Increased need for productivity in the supply chain is creating pressure for business leaders to continuously seek next-generation solutions to help them do more with less. There has been an emphasis on achieving a lean supply chain through implementing practices that streamline workflow, reduce costs, and other processes that do not add business value. The lean supply chain is often thought of as most applicable to manufacturers that focus on inventory management and warehousing systems. Distributors can take advantage too. Solutions such as document process automation can be effective and ‘lean’ tools for eliminating waste and activities that do not drive business value. Key decision makers are already considering digitizing operations. 80% of respondents in a recent Deloitte survey believed that the digital supply chain will be the predominant model within the next five years.

Time is of essence – fast O2C cycle

Document automation is a simple and effective solution that transfers purchase order data into an ERP system without human error. This means orders can be processed any time of day, increasing overall efficiency and speed. Ultimately, it speeds up the order-to-cash (O2C) cycle, improving the bottom line and eliminates unnecessary time wasted on repetitive data entry.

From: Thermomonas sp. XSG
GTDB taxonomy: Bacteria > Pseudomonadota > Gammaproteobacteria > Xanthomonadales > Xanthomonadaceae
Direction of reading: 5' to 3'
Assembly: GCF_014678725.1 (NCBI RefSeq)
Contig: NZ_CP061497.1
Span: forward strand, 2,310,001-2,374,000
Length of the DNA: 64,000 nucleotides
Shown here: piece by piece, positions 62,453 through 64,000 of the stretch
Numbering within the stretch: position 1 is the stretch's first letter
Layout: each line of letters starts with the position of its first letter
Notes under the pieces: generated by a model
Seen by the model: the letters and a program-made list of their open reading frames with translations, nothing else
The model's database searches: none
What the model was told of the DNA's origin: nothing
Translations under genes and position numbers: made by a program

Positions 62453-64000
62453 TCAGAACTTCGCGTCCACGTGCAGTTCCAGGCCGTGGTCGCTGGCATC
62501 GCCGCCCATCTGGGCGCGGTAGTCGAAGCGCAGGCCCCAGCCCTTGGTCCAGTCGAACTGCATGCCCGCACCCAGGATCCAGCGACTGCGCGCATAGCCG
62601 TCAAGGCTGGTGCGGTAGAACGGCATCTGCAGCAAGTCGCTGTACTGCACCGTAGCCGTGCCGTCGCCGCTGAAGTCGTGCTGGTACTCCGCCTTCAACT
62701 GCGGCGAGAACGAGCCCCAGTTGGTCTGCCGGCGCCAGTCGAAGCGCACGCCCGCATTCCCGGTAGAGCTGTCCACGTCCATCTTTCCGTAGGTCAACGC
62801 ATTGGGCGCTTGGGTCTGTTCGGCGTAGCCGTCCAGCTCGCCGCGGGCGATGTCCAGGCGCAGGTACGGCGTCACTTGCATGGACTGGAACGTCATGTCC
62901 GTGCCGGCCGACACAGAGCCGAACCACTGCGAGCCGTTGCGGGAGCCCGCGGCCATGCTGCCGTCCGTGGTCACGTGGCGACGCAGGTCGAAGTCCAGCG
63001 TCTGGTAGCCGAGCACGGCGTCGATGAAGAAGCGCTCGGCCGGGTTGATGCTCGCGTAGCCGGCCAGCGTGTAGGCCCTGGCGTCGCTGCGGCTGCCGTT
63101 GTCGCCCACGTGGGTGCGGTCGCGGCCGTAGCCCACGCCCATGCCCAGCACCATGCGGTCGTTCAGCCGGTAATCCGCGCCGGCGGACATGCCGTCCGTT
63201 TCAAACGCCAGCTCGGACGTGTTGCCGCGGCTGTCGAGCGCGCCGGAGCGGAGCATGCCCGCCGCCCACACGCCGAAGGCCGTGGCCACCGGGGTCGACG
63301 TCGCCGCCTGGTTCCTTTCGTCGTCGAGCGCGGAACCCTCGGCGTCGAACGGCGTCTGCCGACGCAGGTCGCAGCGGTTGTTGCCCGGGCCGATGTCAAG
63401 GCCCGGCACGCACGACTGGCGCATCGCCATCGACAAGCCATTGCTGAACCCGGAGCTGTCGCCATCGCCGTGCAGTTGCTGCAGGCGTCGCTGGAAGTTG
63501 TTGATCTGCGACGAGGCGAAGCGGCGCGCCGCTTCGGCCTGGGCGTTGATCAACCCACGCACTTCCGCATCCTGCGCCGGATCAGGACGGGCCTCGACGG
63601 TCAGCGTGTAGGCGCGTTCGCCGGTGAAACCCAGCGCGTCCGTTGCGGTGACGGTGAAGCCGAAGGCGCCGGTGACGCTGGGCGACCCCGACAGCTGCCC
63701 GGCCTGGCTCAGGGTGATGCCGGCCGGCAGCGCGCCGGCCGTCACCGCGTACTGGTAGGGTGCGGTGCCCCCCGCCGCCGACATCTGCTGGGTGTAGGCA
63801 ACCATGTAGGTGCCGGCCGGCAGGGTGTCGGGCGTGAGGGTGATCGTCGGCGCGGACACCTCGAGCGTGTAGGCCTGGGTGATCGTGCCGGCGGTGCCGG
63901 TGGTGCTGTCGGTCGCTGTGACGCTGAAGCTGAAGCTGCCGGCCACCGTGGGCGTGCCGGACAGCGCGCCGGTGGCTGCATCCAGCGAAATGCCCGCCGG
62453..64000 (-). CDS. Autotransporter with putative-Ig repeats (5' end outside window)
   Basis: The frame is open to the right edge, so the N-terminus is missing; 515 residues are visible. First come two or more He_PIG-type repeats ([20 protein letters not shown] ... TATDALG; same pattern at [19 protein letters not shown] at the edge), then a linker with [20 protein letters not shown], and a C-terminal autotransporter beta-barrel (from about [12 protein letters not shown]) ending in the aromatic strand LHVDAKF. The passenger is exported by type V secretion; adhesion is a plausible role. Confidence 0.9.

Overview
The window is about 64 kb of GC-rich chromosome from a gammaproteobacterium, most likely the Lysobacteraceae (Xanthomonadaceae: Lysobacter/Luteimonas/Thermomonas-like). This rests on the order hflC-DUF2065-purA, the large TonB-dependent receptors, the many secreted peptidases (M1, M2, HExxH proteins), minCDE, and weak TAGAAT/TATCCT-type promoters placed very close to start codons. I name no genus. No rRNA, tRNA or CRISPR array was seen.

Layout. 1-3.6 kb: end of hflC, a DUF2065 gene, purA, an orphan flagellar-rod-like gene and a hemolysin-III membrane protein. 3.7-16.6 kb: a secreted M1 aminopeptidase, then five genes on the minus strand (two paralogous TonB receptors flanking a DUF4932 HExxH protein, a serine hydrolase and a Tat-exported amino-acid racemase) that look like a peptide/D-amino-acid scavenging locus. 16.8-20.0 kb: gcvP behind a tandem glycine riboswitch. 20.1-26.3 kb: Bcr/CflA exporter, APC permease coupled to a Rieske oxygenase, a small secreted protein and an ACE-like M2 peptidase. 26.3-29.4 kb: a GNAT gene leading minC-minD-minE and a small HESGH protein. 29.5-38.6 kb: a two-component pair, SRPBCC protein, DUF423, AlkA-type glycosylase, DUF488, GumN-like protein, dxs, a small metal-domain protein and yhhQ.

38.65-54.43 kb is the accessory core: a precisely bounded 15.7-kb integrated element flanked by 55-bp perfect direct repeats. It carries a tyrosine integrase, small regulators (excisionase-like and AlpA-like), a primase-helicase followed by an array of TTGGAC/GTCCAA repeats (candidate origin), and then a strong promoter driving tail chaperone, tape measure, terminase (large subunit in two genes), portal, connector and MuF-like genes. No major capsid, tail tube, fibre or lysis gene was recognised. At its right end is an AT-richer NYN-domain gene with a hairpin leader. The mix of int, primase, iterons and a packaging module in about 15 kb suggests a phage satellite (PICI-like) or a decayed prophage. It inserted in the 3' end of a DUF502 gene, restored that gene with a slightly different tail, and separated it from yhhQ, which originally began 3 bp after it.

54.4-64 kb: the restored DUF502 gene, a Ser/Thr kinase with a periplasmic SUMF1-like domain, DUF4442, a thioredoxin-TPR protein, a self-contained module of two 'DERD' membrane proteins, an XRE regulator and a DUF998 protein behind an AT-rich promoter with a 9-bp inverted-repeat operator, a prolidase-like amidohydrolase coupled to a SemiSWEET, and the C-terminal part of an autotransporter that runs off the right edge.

Take customer service to the next level

When CSRs are freed from tedious and error prone data and order processing roles, they can be deployed for value-generating tasks. A lean supply chain is about reducing waste and increasing productivity. Turning manual order processing over to machines allows CSRs to focus on knowledge based services that can increase customer satisfaction and build customer relationships. Happy customers equals more business and allow companies to use this as a competitive edge.

Data-enabled inventory management

A lean supply chain often alludes to having small inventory that require minimal warehousing space. While there are multiple ways to achieve an efficient inventory control system, a simple solution lies in sales data. Data generated from purchase orders can provide actionable insight such as buying trends and customer order volume. Mapping buying patterns, decisions makers can predict the type and quantity of products that customers will likely purchase in the future, helping them better manage warehouse space.

Putting it all together

Order processing inefficiencies can quickly derail efforts to streamline overall performance. Evaluating current processing procedures with the intent to optimize workflow, reduce unnecessary costs and eliminate non-value added activities is critical for distributors. However, organizations must also focus on understanding what exactly a customer needs to promote customer satisfaction and repeat purchase with the least effort and strain on company resources. Improving coordination, eliminating redundancy and building quality into every interaction allow businesses to progress towards a leaner future and create new opportunities for growth.